At the time I was working in a dead-end job. It was in truth, the latest in a long line of dead end jobs. I had not enjoyed any of them really, but there was a need to earn money for my young family and my capabilities were meagre, so here I was. The company decided that it needed a senior manager and thought they would give the people on the floor the chance to step forward, I threw my hat in the ring. I figured what is the worst that could happen? I know stuff, I know how our customers think, I reckon I’m as smart as most of the others so what the hey.
The appointment was being handled by an external employment agency in three phases. Written applications, interview and then psych testing. The job was also advertised externally. The candidates would know they got through the written applications if they were invited to an interview etc. The internal candidates were guaranteed an interview so that was at least something.
So regardless of the strength of my application, when given the time for my interview it was without much excitement or sense of achievement. In my interview I was candid and probably a little too straightforward, certainly that was what I was thinking as I caught the train home in time to put the uniform on and get back to work. A few days later I was told I should turn up to do some psych testing. Now I was pretty excited. I knew I was the only internal applicant to get to the next stage.
I didn’t think I would get this far. I knew I would get an interview because I was an internal candidate so my expectations certainly weren’t raised at that stage, but now, off to some fancy pants evaluation centre, that was a whole new deal.
I got their early, like I do everywhere. I sat in the comfortable lounge in the foyer and was eventually invited behind the big doors down a corridor into a little white room. It was too small to be a part of some padded cell but that’s pretty much what it felt like. I was handed a few sheets of paper and a pencil and told to answer what I could in the time I had, and they would be back at the right time to stop me and collect the papers.
That sounded simple enough, so they left the room and I started sticking crosses on the paper without wasting any time. I wasn’t being reckless but I wasn’t triple reading anything either. Sooner than I had expected the door opened and they gave me another bunch of papers in a hostage exchange for the last lot. Same process and in what felt like even less time, they were back to run a third test.
Because I changed schools so often courtesy of my father’s Naval career, I had done more than my fair share of IQ tests, so I had no fear of these sorts of procedures, in fact some of the questions had a ring of familiarity about them.
The lovely office person then gave me a nice big smile and said that was all done and they would advise the firm in due course. They made it quite clear that I would not be hearing from them again. I remember thinking, well, that’s that.
Just as I had anticipated, there was no ticker tape parade next time I turned up for work. I gave myself a silent internal kicking for getting my hopes up. What was I thinking? They were probably just being nice. I may have been the only internal candidate that told them the truth about their organisation. So they probably felt obliged to send me to those tests.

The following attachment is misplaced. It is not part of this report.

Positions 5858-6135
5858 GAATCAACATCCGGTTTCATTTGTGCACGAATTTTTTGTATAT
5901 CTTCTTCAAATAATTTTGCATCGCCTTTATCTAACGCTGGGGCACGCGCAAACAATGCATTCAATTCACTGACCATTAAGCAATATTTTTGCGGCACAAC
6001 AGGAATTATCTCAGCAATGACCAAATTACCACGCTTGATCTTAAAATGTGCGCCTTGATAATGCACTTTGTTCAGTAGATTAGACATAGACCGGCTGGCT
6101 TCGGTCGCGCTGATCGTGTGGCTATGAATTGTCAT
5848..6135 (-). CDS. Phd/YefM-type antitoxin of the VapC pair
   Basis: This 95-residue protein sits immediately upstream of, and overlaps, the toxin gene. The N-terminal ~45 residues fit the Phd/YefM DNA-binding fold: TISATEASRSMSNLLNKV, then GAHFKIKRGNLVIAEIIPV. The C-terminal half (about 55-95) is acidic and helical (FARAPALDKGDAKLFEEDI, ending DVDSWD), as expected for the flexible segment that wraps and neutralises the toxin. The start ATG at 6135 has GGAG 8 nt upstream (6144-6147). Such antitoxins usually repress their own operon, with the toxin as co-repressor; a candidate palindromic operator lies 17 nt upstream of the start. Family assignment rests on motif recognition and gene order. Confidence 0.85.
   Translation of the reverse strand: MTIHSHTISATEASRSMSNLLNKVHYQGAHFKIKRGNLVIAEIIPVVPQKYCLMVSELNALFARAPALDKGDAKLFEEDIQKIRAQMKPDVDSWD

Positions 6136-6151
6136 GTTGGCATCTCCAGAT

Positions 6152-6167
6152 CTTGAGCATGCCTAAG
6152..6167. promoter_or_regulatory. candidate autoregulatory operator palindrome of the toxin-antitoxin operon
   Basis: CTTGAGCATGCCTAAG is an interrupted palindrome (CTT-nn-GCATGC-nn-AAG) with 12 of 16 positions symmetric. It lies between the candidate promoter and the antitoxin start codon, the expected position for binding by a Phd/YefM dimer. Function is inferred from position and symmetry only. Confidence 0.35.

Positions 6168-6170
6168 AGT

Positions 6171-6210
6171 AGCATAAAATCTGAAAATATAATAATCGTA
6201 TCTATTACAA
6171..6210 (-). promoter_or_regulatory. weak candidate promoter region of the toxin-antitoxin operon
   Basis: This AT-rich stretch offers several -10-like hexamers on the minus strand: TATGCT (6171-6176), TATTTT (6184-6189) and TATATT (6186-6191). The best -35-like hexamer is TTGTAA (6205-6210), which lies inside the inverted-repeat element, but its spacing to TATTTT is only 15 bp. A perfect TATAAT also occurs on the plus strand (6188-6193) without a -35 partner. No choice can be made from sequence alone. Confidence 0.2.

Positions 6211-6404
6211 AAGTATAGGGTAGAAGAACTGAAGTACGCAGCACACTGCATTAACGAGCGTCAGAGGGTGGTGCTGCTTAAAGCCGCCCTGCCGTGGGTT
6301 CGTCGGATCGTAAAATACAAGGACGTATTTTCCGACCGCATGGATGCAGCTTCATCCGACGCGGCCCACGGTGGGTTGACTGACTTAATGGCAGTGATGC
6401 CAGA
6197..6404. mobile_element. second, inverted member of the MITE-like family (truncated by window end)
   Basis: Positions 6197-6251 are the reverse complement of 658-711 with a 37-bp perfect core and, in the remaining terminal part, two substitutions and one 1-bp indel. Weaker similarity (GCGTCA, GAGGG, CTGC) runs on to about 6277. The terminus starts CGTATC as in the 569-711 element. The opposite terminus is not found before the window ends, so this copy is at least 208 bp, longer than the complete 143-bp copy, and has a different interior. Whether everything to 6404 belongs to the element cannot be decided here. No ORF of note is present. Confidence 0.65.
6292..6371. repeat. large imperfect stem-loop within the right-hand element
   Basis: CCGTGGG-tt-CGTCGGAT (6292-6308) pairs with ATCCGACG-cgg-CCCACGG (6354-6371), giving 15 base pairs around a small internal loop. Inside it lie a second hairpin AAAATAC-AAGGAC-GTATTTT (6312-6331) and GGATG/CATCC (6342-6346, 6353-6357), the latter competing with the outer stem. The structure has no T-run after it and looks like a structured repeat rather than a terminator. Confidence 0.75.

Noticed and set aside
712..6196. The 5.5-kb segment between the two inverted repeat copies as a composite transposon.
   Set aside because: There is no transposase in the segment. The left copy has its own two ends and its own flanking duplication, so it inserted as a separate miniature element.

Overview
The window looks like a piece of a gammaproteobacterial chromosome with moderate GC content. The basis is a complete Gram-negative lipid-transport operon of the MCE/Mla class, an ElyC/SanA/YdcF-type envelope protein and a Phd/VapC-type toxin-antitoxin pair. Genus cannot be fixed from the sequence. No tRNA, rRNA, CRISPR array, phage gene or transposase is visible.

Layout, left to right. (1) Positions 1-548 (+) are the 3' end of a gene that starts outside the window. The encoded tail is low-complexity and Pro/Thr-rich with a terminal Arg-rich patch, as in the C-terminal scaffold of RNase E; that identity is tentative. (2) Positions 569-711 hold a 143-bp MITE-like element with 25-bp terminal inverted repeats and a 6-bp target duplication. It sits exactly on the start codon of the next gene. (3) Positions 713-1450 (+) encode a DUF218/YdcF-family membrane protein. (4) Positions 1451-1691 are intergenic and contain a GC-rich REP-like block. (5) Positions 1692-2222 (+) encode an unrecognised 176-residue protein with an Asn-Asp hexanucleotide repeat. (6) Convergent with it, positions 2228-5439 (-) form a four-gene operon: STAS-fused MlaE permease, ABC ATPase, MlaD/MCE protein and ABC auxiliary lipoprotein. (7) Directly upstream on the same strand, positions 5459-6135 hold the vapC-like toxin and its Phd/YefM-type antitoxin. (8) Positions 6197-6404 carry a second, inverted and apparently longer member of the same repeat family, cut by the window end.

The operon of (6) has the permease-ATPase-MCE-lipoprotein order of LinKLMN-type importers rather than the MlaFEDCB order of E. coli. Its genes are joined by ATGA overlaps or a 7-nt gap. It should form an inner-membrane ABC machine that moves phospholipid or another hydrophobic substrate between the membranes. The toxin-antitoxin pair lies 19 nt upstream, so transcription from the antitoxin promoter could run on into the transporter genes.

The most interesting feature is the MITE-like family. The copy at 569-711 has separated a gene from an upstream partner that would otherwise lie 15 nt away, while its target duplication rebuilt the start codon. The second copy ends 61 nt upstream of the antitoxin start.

I had given myself two weeks as the envelope of enquiry, Though I didn’t expect to hear from anyone upstairs, I gave it two weeks until I would give up on the idea entirely. The next day I was doing my thing at work when the boss meandered up to me and told me I wasn’t getting the job. He was nice and polite and I tried not to let my disappointment show. Almost without drawing breath he said the recommendation of the testing company was that I was way too bright to be doing my current job. My boss had very kindly and generously agreed to provide me with another meeting with the employment consultant to try to find me a job I was better suited to. I will forever be grateful.
In the next meeting, which was with a senior manager, I was provided with an insight into their testing numbers and where I sat on the spectrum. They gave me my test scores and then her expression changed, a scowl came across her face and she asked me what the hell was I doing? I then received a lecture. It was both confronting and fun. I was so excited to be told in a sort of definitive way that I was pretty bright and shown the scores that seemed to indicate it was true and at the same time be chastised for the same virtue, or more accurately wasting that virtue.
Previous to this manager, the only person that had ever told me I was super bright was my mum. Now lets face it, I think we all know, our own mum thinks we are all bright and beautiful. It is hardly an evidence based decision. I knew that mum was just pumping me up, bless her, that was her job after all. “My mum says I’m handsome” is not going to cut it in the modelling world.
A new dawn had arrived. That afternoon I went out and bought 4 books. A book on mathematic theory, and three books on science. Between the four books they covered pretty much everything I knew I was too dumb to ever understand. But now that I was smart, I ate them up. While they were not the first books I had ever read, I could name all of the others.
On reflection, what had really changed? It was merely my mindset. I was in the middle of learning an incredibly valuable lesson. The biggest change you can make in your life is in your own mind. I soon learnt about the “Growth mindset” and have been an outspoken advocate ever since. I went on to earn my MBA and run my own business and along the way advise dozens of other businesses on how to improve their performance.
Michael Beaumont MBA
The Life Log Project
Michael records histories and stories for the benefit of future generations. For more on the Life Log Project go to http://www.thelifelogproject.com.au